Pointe du Hoc – D Day Normandy Invasion :
Eight miles west of the Normandy American Cemetery and Memorial is the Pointe du Hoc Ranger Monument, a memorial that tells the story of the raw courage and incredible feat performed by three companies of the American Second Ranger Battalion during the June 6, 1944 Normandy Landings.
The Pointe du Hoc Monument is a simple granite pylon erected by the French and is positioned on top of a German concrete bunker.
The Pointe du Roc battlefield is a popular sightseeing stop on any Normandy battlefields tour. This 30-acre battlefield is maintained by the American Battle Monuments Commission. On 11 January 1979, the French handed over the site to the American government for their care and maintenance in perpetuity.
Events at Pointe du Hoc
Because of its steep cliffs, Pointe du Hoc was considered to be virtually unassailable from the beach by the Germans. From their post on top of the cliffs, they had commanding views of both Utah Beach to the west and Omaha Beach to the east. The Allies considered it a key defensive stronghold which had to be taken out as German long-range artillery on the point could direct deadly fire onto either of the Normandy beaches.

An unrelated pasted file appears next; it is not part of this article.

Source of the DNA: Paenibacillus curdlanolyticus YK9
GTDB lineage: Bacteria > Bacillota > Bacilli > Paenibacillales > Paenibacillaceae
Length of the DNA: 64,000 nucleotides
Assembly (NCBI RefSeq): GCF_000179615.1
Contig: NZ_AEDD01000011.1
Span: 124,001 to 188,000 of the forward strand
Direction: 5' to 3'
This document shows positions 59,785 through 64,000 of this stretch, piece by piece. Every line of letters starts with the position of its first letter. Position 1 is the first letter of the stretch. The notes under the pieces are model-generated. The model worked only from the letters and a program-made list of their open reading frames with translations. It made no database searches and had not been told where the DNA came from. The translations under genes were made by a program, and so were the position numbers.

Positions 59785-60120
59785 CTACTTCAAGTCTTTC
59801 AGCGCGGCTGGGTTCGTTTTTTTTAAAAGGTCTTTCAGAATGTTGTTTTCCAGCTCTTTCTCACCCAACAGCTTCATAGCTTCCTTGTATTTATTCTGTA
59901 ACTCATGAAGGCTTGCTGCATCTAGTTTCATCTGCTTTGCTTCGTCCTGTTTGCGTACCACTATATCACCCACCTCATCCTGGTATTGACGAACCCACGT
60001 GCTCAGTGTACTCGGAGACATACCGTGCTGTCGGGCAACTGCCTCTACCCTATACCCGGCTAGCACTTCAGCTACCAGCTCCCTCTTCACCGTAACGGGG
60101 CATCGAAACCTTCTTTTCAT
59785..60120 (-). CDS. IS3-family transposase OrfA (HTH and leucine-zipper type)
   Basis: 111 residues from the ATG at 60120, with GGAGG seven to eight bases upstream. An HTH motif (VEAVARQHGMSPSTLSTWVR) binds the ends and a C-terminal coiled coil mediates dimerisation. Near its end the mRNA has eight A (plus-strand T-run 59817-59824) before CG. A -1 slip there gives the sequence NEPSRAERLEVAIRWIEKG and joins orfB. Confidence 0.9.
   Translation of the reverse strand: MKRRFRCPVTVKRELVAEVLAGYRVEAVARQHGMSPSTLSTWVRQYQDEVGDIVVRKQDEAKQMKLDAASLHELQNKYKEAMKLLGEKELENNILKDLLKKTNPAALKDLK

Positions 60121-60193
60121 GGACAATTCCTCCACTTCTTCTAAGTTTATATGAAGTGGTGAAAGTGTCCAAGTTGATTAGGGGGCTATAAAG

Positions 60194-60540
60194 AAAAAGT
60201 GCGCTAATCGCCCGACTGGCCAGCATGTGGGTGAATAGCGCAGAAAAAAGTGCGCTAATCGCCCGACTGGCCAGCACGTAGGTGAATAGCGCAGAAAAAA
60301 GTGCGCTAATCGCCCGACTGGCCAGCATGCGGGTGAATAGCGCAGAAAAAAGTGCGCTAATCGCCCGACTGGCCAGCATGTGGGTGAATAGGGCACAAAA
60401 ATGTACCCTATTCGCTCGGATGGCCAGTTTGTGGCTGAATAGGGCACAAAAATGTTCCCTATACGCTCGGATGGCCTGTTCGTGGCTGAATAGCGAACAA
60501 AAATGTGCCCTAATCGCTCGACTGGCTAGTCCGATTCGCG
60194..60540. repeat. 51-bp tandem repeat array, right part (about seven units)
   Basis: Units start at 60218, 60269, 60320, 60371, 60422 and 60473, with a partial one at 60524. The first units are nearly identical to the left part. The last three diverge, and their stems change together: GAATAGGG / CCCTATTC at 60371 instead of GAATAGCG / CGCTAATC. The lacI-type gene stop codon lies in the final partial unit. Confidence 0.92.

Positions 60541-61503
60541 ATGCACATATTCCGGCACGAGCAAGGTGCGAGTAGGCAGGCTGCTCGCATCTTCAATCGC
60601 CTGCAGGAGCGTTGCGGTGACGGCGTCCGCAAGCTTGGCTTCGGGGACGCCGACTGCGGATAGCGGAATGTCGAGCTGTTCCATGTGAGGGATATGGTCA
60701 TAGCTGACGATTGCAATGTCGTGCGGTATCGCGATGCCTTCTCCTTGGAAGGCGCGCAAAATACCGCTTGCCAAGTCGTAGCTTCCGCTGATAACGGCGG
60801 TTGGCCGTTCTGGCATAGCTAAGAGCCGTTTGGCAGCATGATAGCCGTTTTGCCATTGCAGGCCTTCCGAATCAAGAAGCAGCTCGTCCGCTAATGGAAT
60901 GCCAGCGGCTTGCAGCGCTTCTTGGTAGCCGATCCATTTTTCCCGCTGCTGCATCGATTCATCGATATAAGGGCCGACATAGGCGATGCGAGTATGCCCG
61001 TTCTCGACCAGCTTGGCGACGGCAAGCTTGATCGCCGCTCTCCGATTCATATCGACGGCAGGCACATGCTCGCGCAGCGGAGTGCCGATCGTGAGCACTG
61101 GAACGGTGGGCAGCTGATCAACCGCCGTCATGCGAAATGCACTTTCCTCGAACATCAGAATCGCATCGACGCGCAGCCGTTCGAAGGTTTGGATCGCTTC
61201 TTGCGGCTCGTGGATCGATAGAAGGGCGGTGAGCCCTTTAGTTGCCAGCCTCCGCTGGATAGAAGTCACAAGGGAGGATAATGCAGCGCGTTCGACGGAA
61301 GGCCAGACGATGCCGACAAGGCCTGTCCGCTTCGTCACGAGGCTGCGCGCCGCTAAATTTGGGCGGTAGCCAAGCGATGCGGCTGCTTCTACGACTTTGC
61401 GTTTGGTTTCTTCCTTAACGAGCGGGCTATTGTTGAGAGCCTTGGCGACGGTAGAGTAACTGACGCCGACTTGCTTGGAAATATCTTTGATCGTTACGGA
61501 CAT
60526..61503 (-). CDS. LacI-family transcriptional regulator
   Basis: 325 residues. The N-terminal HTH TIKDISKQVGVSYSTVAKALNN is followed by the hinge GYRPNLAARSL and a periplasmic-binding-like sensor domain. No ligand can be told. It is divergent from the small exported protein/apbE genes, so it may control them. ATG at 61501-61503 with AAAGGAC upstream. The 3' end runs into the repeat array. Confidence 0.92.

The task fell to three companies of the 2nd Ranger Battalion and the 225-men Ranger force was led by Lieutenant Colonel James E. Rudder. Their mission was to land on the beach, scale the steep cliffs with specially designed climbing equipment, and destroy the guns.
Despite rigorous Allied aerial and naval bombardments, the Germans remained and desperately attempted to ward off the attackers with grenades and small arms fire.
Against all odds, the Rangers successfully stormed and captured the cliffs. However, upon reaching the top, they found only empty gun emplacements among the craters of the pre-invasion bombardments. On advancing inland two Rangers spotted the well-camouflaged 155 mm gun battery, now positioned south of the point and sitting mysteriously silent. With the enemy gun crews close by, the two men employed grenades and destroyed the guns. At the end of the day, Rudder sent a message to V Corps saying “Located Pointe du Hoc — mission accomplished — need ammunition and reinforcement — many casualties.”
Due to navigational difficulties the Allied assault commenced forty minutes late and the follow-on force, assuming the Ranger attack had failed, landed to the east at Omaha Beach. For two days the small Ranger force held out alone against increasingly aggressive enemy counterattacks. By the time reinforcement arrived, only 90 of the original 225 Ranger force remained.
Visiting Pointe du Hoc
This undulating battle-scarred area has been left pretty much as the Rangers had left it on June 6, 1944 and you can walk around the battlefield, check out the steep cliffs and view the remaining concrete bunkers. For the range of sightseeing tours to the Normandy Battlefields, see Here.